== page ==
A recent and oddly reverent video from Bloomberg about Tesla’s use of a massive aluminum casting machine to make large, monolithic Model Y chassis components is a good reminder that despite what the angry messages I get on social media tell me, not all Tesla press is negative. Sometimes, it’s extraordinarily positive even if that means not addressing some significant issues that affect not just Tesla but the overall car industry. Let’s take a look at this.
The video, which was released just a few days ago, references something that’s been known for over a year: Tesla’s new factories will be using massive aluminum casting machines to make major chassis components of the Model Y in their new factories in Germany, Texas, and China.
If you haven’t seen the video, here, you can watch my copy:
There are a number of interesting things about this video. The whole tone of it suggests that Tesla and Elon Musk are upstart innovators who have developed some revolutionary production methods to attempt to take on and beat the established German auto industry.
The key to this plan is the Giga Press, which, based on the “giga” name that Tesla has used extensively in its formal and informal branding (think Gigafactory) seems like a Tesla-created innovation. It’s not.
The massive press is a commercially available unit available from the Italian company Idra, which will sell you, yes you, an OL 5500/6200 CS Giga Press if you have the money and enough room in your garage.
Idra has had these colossal presses for sale since 2018, but Tesla does deserve credit for being the first automaker to use the press to make such massive castings.
Plus, Tesla did come up with a unique aluminum alloy for its castings, and that’s absolutely significant. This achievement isn’t exclusively Tesla’s — other automakers could buy that same equipment from Idra if they choose. But Tesla has done a lot of important work here, and the casting method definitely simplifies Model Y production considerably.
Now, here’s the part that I don’t feel videos like this one are addressing enough: do we—and by we I mean the only people I give a shit about in this equation, the car-buying and -using public—actually want cars built this way?
I absolutely get that this production method saves a ton of labor and is cheaper for the automakers to produce. That’s a big deal if it keeps costs of new cars down, but the past few centuries of experience with how the world works by no means suggest that’s what will happen.
What’s more likely is carmakers like Tesla will be able to make more profit per car since they can build them cheaper and more quickly.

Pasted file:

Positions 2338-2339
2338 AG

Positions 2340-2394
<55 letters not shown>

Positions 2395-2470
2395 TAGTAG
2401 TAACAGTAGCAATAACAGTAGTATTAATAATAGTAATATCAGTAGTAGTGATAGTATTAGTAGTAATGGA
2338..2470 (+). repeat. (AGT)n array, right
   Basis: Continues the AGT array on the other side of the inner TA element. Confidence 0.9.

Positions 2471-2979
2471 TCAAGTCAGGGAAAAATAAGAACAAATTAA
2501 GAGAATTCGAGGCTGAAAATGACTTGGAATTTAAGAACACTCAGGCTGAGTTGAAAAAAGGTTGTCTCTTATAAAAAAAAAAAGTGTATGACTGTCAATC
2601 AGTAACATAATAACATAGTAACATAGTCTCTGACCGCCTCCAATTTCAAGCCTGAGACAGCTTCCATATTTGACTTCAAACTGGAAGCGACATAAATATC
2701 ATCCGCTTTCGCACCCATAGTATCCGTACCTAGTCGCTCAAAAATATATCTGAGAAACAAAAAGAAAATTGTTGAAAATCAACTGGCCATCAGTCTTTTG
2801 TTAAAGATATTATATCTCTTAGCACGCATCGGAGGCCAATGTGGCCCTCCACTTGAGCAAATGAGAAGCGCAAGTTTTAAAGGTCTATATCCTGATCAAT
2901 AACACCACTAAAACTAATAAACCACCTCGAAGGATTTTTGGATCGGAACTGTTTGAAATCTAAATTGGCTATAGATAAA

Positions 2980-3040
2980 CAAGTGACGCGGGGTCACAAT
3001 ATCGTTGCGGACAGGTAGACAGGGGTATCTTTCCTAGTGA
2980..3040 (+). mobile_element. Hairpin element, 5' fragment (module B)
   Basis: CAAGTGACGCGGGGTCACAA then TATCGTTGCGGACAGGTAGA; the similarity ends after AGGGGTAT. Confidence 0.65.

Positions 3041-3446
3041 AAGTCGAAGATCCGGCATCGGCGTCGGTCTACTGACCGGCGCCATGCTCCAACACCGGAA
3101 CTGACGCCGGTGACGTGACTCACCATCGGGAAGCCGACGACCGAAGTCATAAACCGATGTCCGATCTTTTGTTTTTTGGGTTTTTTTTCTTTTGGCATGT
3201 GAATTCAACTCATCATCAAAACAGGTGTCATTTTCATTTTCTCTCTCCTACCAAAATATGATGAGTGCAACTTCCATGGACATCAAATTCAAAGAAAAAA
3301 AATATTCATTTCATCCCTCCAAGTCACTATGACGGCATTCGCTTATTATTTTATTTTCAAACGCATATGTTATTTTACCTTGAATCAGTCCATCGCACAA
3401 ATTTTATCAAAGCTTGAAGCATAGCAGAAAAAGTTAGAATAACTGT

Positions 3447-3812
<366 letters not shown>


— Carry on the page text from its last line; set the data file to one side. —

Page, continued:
That’s not a bad thing, but, again, I don’t care if every automaker CEO has to eat dog food to keep costs down. What I care about is how these cars will be for regular people to live with, and my concern is that they’re going to be unforgiving and unrepairable if they take damage.
Is this something anyone has actually been asking for in new EVs? Sure, a more efficient way to build cars is great. But when you actually have the car, it’s yours. You paid for it. It’s your responsibility. Are you going to be driving around thinking how cool it is that the company could build the car so easily, and now you have a huge, unrepairable component hanging out four feet behind you as you drive? Are you into that?
A huge cast element is great structurally and to build, but in a wreck, is extremely difficult and expensive to repair. I’m not just pulling this ex recto — even well-known automotive teardown expert and recent Tesla-fan Sandy Munro suggested the same thing in his assessment of this new approach.
“Castings don’t repair very well. If an impact was severe enough, the car’s a write-off.”
I think this is important because this sort of large-scale casting, along with the use of highly integrated structural battery packs, something also referenced in that video, combine to make modern EVs machines that are very hard to repair and don’t age well, a combination that leads to disposability.
We’ve discussed this topic before here, and we’ve seen examples of the problem from other automakers, like Ford, whose extensive use of aluminum for F-150 bodies saves weight but leads to massive repair costs and complexities.
Aluminum body repair is getting easier and cheaper over time, but those aren’t fundamental structural components like these cast aluminum frame components or structural battery packs.
There’s certainly a lot of things to be impressed about by what’s shown in that video, and I suspect that what Tesla is attempting now will likely soon spread to other automakers.
But I’m not so sure I want to see any more videos cheerleading these sorts of production advances that appear to benefit the carmakers exclusively. I don’t want a world of disposable cars filled with monolithic components that can’t be repaired. I don’t want a used car market where everything you can buy is a ticking time bomb waiting for that one massive component to fail, rendering the car worthless.
We don’t have to accept a future like this. I used to own a Volvo P1800S, and it had a beautiful body with no body panel seams because aside from door and hood and trunk, it was one piece. It was lovely, but even a minor fender-bender would mean absurd repair bills. That made it something of an albatross pendant.
When we see “innovations” in the industry reported on, from Tesla or anyone else, it’s time to stop reflexively championing the technology and take a moment to really think about how these innovations will affect the products we’ll be buying and how we’ll have to live with them.
These aren’t things that come up when we look at new cars, necessarily. They’re not sexy issues to talk about. They’re the grim, dirty reality of how cars get used in our lives, and that needs to be part of the equation moving ahead.
So, sure, way to go on those big cast parts, Tesla. Very cool. Also, no thanks.